Cover

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Frontmatter

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Table of Contents

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Series Preface

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pp. ix-xii

The New Hong Kong Cinema came into existence under very special circumstances, during a period of social and political crisis resulting in a change of cultural paradigms. Such critical moments have produced the cinematic achievements of the early Soviet cinema, neorealism, the nouvelle vague, the German cinema in the 1970s ...

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Acknowledgements

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pp. xiii-xvi

The genesis of this book can be traced back to a moment of illumination. The familiar images of Hong Kong’s public housing estates in Fruit Chan’s Made in Hong Kong struck me as personal and spectral. They recalled childhood memories of residing in such grassroots locales. The moving resonances in these forgotten spaces ...

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1. Introduction: History beyond the Death Trips

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pp. 1-20

A typical story of disaffected youth and the morbid trips they take, Made in Hong Kong (1997) narrates the tale of four youngsters coming from the lower sector of Hong Kong society. Moon (Zhongqiu/Chung-chau), Ping (Ping/Ping), Sylvester (Long/Lung), and Susan (Shan/San) are all subject to the cruel realities of life in ...

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2. Authenticity and Independence: Fruit Chan and Independent Filmmaking

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pp. 21-38

Independent and experimental filmmaking has existed for many decades. However, as independent filmmaker Bryan Chang claims, there has never been such a film movement in Hong Kong, no matter how politically conscious and cosmopolitan its filmmakers have been.2 In their slightly different periodizations of Hong Kong ...

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3. There Are Many Ways to Be Realistic

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pp. 39-52

Although the impossibility of obtaining absolute independence is our ontological condition, we can identify “independent motivations” in specific historical times — the moral incentive to search for independence within constraints. Elsewhere I have described these historical disjunctures as “moments of danger,”...

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4. The Art of D

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pp. 53-78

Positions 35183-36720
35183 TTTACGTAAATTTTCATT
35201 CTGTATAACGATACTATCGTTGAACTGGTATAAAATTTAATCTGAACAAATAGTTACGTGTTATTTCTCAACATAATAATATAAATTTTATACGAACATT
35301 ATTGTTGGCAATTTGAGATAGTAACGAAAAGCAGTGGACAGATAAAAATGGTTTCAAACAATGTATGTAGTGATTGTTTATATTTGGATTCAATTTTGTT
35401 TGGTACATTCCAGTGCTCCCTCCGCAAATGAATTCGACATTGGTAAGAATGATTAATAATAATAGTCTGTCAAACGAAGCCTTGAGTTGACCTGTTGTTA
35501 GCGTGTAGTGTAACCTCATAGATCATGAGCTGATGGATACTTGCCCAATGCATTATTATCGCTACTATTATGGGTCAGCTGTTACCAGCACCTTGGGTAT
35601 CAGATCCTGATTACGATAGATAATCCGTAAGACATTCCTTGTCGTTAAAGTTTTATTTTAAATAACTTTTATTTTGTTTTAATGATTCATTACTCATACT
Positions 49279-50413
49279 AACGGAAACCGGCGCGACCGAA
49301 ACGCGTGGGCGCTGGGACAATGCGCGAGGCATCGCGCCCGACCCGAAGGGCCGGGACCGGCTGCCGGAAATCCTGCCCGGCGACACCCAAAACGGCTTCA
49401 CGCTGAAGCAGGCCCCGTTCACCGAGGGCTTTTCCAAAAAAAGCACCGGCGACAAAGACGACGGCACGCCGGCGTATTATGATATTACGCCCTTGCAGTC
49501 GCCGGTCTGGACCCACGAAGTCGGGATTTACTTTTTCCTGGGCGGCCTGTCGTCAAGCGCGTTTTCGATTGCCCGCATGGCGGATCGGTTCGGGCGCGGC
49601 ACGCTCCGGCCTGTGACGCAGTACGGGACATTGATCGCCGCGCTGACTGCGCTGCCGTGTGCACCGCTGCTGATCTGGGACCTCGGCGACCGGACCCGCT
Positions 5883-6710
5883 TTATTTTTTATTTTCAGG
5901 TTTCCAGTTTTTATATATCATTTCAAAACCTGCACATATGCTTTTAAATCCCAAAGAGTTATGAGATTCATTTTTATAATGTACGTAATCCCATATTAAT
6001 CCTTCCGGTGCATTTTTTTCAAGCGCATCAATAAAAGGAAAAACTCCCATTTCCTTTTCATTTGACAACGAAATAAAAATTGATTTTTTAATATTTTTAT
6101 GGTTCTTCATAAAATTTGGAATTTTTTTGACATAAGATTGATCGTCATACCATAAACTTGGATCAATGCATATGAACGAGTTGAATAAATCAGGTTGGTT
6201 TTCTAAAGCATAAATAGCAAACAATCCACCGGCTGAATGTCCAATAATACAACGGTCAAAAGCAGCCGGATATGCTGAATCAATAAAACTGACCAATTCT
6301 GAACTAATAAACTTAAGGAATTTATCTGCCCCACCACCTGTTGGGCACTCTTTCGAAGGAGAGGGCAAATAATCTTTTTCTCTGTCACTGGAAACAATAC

Culture is an ongoing process of renewal and negation. In his discussion of hegemony and structures of feeling, Raymond Williams outlines a relation between the dominant and the residual, and between the dominant and the emergent. In both cases, the relation of emergent and residual cultural formations to the ...

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5. In Search of the Ghostly in Context

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pp. 79-100

Made in Hong Kong demonstrates a dual moment of defamiliarization. The previous chapter described how realistic motivations were mobilized to shatter the myths and ideologies inherent in the dominant, commercial genre. Realism as a style in Fruit Chan’s other films clearly embodies an alternative vision to ...

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6. In Search of the Ghostly in Urban Spaces*

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pp. 101-124

The notion of the “ghostly city” in Fruit Chan’s films is not a literal reference to actual ghosts; the emphasis is more on the exploration of homelessness. With reference to recent scholarship on emotion, the feeling of homelessness in Made in Hong Kong can be traced to the 1997 handover and the longer-term socio-economic

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7. Epilogue: Grassrooting Cinematic Practices

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pp. 125-128

Within a short span of ten years, Fruit Chan has produced an ensemble of films with his own signature style. Motivated by the intention to pursue independence and authenticity, he has shown us how auteurism and creativity have interacted to produce films of immense social and cultural significance. From his energetic and ...

Appendix 1. Interview with Fruit Chan

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pp. 129-144

Appendix 2. Funding Sources and Awards

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pp. 145-150

Notes

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pp. 151-166

Credits

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pp. 167-170

Bibliography

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pp. 171-178